The courts have intervened on multiple occasions to ensure that individuals' access to health care is safeguarded and that governments uphold their duty to do so. The right to health care provided by Article 21 has frequently been interpreted broadly by the Supreme Court and the High Courts, using the powers granted to them by Article 32 and Article 226.

Although some may view the exercise of such power as judicial overreach, the outcomes would be greatly welcomed. Existence of Directive Principles of state Policy provides more evidence of the requirement and obligation.

Right to Health cannot be implemented until certain constitutional prerequisites are accomplished. Solidarity, the belief that all people should have a sense of "oneness" and that no one should be left behind, should guide how the Right to Health is implemented. For this principle to be universally applicable, it would entail placing a priority on the well-being of the most vulnerable among us in order to guarantee that everyone in the country had access to the same opportunity.

This is why it is so important to back healthcare coverage initiatives like Aayushman Bharat, which give priority to covering those who can't pay it otherwise. The third idea is accountability, which means that the people and the public alike should be aware of who in government is responsible for what, and why.

This study also investigated the test of proportionality in light of the government's actions during the coronavirus pandemic, which included tracking individuals via mobile applications and even asking for hourly pictures from those who were imprisoned. The purpose of the proportionality test is to prevent the violation of one set of rights by the exercise of another set of rights.

While a statewide lockdown to safeguard public health did not disproportionately restrict people's freedom of movement, tracking people's movements without their agreement was far too intrusive to their right to privacy and was thus unconstitutional.

  • Reardon, T., Mishra, A., Nuthalapati, C. S. R., Bellamare, M. F., & Zilberman, D. (2020). COVID-19's disruption of India's transformed food supply chains. Economic and Political Weekly, 55(18)
  • Sheetal B. Shah, 'Illuminating the Possible in the Developing World: Guaranteeing the Human Right to Health in India' (1999) 32 Vand J Transnat'l L 435
  • Anurag Bhaskar, 'Constitutional Solidarity' ( 30 December 2017), accessed 8 November 2022.
  • Shikhar Srinivastava, 'Right to Health' (2018) 3 Supremo Amicus 526
  • Gautam Bhatia, Coronavirus and the Constitution � VII: Balancing Privacy and Public Health in Karnataka, IndConLawPhil, 2020
  • Tom H. Christoffel, 'Right to Health Protection' (1978) 6 Black LJ 183
  • Bhanu Pratap Singh, 'Position of Right to Health in India' (2020) 3 Int'l JL Mgmt & Human 401
  • P. Srivastava, 'Public Health and Right to Health in India: Evaluation of Gap between Policy and Implementation' (2012) 2 Nirma U LJ [30]
Case Laws:
  • Mohini Jain v. State of Karnataka MANU/SC/0357/1992
  • Dipika Jagatram Sahani vs Union of India (WRIT PETITION (CIVIL) NO.1039 OF 2020)
  • K.S. Puttaswamy and Anr. vs. Union of India MANU/SC/1604/2017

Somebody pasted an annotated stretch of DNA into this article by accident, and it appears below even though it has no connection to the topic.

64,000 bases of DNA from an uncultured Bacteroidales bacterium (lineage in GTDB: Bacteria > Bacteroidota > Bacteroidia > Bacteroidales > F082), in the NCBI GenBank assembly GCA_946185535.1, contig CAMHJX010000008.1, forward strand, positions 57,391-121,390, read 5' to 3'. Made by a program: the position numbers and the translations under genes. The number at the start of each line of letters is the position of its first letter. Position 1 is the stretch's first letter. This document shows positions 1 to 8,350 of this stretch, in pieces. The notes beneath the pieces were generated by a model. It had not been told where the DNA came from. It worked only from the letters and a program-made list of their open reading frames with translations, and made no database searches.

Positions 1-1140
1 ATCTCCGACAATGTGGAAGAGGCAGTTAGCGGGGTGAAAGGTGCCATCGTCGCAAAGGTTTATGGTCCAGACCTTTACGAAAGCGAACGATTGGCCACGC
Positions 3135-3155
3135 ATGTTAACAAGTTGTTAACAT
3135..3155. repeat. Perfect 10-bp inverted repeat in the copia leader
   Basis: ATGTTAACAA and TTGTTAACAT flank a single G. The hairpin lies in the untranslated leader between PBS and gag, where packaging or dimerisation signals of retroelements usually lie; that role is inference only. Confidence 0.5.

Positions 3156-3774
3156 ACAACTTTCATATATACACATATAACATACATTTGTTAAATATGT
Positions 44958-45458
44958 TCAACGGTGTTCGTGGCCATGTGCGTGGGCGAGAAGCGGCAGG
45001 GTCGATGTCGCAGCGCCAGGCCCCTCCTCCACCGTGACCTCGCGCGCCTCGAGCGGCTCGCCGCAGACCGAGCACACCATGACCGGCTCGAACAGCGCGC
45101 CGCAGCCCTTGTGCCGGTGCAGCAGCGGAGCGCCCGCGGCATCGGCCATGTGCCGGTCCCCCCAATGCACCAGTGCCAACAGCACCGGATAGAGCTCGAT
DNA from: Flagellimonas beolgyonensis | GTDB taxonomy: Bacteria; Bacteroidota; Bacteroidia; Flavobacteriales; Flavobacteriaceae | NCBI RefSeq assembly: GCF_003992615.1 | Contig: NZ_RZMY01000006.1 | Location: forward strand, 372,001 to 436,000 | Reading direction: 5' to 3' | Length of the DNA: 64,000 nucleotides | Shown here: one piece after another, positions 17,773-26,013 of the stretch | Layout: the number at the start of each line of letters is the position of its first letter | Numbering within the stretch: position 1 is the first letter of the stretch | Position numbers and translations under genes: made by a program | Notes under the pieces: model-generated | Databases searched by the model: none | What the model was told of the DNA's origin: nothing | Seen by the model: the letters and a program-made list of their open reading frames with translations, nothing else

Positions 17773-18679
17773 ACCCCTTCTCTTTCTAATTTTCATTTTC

• Parmanand Katra v. Union of India MANU/SC/0423/1989
  • MANU/SC/0080/1981
  • Ratlam v. Vardhichand & Ors, MANU/SC/0748/2019
  • MP Jain, Indian Constitutional Law, Lexis Nexis, 2020
  • Constitution of India, 1950
  • National Food Security Act, 2013
  • Nishant Sirohi, 'Declaring the Right to Health a Fundamental Right' (ORF 14 July 2020) accessed 8 November 2022.
  • 'Tabeenah Anjum, 'Explained: Why Rajasthan's Right to Health Bill Is Getting Mixed Reactions, What Are Stakeholders Proposing?' ( 25 September 2022) accessed 8 November 2022.
  • 'WMA - the World Medical Association-Right to Health' ( 2014) accessed 8 November 2022.
  1. M.P.Jain, Indian Constitutional Law (8th edn, LexisNexis 2018) 1184.
  2. Sheetal B. Shah, 'Illuminating the Possible in the Developing World: Guaranteeing the Human Right to Health in India' (1999) 32 Vand J Transnat'l L 435
  3. Shikhar Srinivastava, 'Right to Health' (2018) 3 Supremo Amicus 526
  4. Tom H. Christoffel, 'Right to Health Protection' (1978) 6 Black LJ 183
  5. Bhanu Pratap Singh, 'Position of Right to Health in India' (2020) 3 Int'l JL Mgmt & Human 401
  6. S. P. Srivastava, 'Public Health and Right to Health in India: Evaluation of Gap between Policy and Implementation' (2012) 2 Nirma U LJ [30]
  7. Gautam Bhatia, Directive Principles of State Policy, p644
  8. MANU/SC/0423/1989
  9. MANU/SC/0357/1992
  10. MANU/SC/0517/1981
  11. MANU/SC/0552/1997
  12. MANU/SC/0611/1996
  13. MANU/SC/0175/1995
  14. (Civil) No. 196/2001
  15. National Food Security Act, 2013
  16. Mahak Tanwar, COVID-19 And Its Impact On Socio-Economic Rights in India, 2020
  17. Muzna Alvi and Manavi Gupta, "Learning in Times of Lockdown: How Covid-19 Is Affecting Education and Food Security in India" (2020) 12 Food Security 793
  18. Anurag Bhaskar, Constitutional Solidarity, LiveLaw, 2017
  19. Kiran Kumar Gowd, COVID‐19 and the legislative response in India: The need for a comprehensive health care law, NCBI, 2021
  20. 'Coronavirus and the Constitution � VII: Balancing Privacy and Public Health in Karnataka [Guest Post]' (Indian Constitutional Law and Philosophy3 April 2020) accessed 9 November 2022.
  21. MANU/SC/1604/2017
  22. MN Kamel Boulos, Geographical tracking and mapping of coronavirus disease COVID-19/severe acute respiratory syndrome coronavirus 2 (SARS-CoV-2) epidemic and associated events around the world: how 21st century GIS technologies are supporting the global fight against outbreaks and epidemics, International Journal of Health Geographics,2020
  23. 'NITI Aayog Releases Fourth Edition of State Health Index' ( accessed 8 November 2022.
  24. Nishant Sirohi, 'Declaring the Right to Health a Fundamental Right' (ORF 14 July 2020) accessed 8
  25. MANU/SC/0080/1981
  26. MANU/SC/0171/1980
  27. M.R. Narayan Swamy, Indian Politicians Run for Cover as Judiciary Takes Over, Agence France Presse
Written By:
  1. Shreyansh Agrawal, BA LLB (2020-2025) - Lloyd Law College
  2. Jitender Kumar Jangid, BA LLB (2020-2025) - National Law University, Delhi